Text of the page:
More Questions

72If you are at all like me, you often have more questions than answers. I think that is a good thing. I’m always leery of anyone who seems to always have “the” answer.

Nothing in life is simple. I’m fairly sure at this point that it’s not meant to be. Puzzling seems to be a very human trait. We’re good at it.

So I confront the readings today and I find myself with more questions that answers.

Isaiah trumpets to the Hebrews who are returning from exile that Jerusalem awaits them. She awaits as a welcoming mother who will comfort in every way her children. She will care for their every want and need. We need only think of our own youth and the sweet comfort of a mother’s arms to soothe our bruised knees and our frightened minds at approaching thunder and lightning.

God, we understand, loves and cares for us in much the same way. God never is not Mother to us.

Paul tells us that he has died to all that is secular in the world. He lives in the Crucified Lord. Nothing else matters, not the Law certainly. Only this new person who has risen in the Risen Lord. No more will Paul concern himself with the mundane matters of earthly living.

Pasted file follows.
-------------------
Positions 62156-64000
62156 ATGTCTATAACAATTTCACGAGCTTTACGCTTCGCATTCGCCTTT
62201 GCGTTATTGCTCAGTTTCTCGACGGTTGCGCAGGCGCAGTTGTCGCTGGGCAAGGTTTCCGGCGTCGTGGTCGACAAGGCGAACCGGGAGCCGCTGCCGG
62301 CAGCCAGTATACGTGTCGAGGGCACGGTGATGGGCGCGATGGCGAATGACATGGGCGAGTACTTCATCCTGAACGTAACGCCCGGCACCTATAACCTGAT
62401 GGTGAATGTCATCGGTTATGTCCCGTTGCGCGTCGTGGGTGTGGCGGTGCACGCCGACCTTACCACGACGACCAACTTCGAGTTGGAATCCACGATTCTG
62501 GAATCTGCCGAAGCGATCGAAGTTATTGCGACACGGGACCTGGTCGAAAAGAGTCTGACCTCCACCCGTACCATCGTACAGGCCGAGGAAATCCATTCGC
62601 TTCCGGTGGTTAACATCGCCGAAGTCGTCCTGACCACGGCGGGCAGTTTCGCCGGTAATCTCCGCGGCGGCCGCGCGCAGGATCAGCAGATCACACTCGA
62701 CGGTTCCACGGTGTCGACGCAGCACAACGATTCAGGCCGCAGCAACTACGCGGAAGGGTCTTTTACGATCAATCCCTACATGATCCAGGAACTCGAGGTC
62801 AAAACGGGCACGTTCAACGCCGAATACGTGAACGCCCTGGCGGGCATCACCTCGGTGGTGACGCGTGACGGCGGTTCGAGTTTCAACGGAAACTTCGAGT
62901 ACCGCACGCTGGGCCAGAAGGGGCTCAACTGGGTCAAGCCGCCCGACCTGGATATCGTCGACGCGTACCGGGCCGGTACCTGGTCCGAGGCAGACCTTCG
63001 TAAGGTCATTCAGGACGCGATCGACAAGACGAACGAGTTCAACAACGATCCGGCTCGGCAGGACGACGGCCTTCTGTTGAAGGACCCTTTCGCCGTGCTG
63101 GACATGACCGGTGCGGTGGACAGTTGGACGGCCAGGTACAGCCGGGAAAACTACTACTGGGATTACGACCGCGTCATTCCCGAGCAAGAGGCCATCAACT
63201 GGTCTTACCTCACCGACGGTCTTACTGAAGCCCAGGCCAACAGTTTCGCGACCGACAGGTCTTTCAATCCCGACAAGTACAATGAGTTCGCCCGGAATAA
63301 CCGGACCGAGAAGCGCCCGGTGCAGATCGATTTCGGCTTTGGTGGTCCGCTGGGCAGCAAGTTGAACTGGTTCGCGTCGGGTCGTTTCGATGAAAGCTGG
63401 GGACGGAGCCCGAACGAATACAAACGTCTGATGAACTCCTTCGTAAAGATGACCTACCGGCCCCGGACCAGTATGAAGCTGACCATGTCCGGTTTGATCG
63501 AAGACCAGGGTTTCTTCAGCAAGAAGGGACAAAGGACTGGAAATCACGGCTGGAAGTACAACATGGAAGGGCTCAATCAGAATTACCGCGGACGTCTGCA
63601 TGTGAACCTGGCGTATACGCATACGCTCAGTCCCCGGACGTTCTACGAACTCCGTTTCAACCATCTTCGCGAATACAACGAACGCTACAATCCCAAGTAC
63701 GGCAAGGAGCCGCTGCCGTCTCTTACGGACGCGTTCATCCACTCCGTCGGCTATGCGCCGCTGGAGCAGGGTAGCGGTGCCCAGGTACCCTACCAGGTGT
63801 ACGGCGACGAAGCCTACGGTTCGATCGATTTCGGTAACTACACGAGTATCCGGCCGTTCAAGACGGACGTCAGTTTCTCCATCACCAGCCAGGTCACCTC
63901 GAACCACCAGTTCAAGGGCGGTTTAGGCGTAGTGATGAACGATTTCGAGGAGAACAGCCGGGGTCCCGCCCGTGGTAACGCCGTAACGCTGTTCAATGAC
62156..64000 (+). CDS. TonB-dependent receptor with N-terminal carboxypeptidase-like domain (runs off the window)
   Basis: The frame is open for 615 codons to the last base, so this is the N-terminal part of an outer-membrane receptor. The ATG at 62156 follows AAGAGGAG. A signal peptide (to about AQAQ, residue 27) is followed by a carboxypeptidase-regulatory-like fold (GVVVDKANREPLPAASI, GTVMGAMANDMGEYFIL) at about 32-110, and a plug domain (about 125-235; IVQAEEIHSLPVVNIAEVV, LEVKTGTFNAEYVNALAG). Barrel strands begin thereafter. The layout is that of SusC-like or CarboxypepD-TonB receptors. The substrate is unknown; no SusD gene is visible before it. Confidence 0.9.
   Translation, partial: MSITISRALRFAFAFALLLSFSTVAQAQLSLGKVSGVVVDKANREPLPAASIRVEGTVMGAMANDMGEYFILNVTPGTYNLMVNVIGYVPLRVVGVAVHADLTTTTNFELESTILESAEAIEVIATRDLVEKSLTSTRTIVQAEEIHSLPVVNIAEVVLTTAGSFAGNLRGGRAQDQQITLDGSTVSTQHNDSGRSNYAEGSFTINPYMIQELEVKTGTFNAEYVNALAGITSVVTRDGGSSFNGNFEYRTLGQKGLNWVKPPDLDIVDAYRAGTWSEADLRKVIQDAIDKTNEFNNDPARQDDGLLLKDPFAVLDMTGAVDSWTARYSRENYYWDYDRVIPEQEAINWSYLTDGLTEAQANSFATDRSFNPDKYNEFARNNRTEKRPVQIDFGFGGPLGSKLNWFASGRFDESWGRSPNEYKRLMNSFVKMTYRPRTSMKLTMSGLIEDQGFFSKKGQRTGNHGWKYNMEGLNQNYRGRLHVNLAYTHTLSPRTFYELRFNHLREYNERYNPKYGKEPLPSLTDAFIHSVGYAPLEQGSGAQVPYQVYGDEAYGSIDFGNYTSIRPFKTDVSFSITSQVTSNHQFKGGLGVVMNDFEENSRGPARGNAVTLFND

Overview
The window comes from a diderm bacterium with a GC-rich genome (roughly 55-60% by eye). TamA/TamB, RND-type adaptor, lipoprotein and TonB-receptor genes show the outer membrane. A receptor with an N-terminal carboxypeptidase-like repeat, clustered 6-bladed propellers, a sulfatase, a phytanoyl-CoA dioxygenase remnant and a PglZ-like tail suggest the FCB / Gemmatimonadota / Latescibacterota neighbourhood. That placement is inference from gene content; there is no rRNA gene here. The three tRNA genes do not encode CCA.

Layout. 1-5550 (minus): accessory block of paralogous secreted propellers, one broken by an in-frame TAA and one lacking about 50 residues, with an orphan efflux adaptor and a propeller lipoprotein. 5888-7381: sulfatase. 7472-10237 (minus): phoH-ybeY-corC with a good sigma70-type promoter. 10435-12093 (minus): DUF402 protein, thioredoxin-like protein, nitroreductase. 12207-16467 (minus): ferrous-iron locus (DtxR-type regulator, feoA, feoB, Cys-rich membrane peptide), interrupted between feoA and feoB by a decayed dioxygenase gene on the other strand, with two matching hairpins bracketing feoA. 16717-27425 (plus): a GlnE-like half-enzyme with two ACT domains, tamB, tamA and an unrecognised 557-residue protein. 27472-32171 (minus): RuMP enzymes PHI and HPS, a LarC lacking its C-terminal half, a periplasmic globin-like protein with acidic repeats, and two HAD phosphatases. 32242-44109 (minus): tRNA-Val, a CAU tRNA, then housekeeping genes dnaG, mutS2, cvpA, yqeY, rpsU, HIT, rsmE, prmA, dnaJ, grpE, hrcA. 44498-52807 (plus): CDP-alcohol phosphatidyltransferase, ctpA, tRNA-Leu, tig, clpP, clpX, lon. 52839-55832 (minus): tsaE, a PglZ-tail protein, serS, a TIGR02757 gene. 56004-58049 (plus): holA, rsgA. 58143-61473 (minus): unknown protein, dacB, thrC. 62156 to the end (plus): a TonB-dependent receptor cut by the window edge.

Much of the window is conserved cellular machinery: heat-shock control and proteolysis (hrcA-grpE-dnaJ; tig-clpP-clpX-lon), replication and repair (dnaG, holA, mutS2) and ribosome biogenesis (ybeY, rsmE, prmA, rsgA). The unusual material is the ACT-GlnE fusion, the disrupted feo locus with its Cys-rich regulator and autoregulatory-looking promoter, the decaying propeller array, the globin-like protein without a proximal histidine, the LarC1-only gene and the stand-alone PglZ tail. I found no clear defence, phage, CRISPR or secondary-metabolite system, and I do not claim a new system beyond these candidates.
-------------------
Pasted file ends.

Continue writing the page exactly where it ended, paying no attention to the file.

Jesus speaks to his followers, selecting seventy-two to go in pairs to the towns he will later visit. They are in some sense to “prepare his way”. A whole series of instructions attach. They are confusing.

I struggle with what these readings are to mean to me.

In Paul I see a man, who by a revelation, has utterly turned about his life. He is poster child for the person who says A today and B tomorrow. The law enforcer now claims that the Law does not matter. He urges radical change, radical rethinking of what once was considered true. Are we to do the same? Are we to look at Church in some new ways? Are we to be thought blasphemer like Paul was?

Where is God in all this? How are we to know?

Paul seems to suggest that only by living utterly in the Cross can we be sure to make these radical changes rightly. Is that what he suggests?

And what of Jesus?

Why seventy-two?

Why in twos?

Why, why, why we ask.

What was it about these particular seventy-two? What of those not chosen? Why not the apostles? What made the seventy-two different? Better? Worse?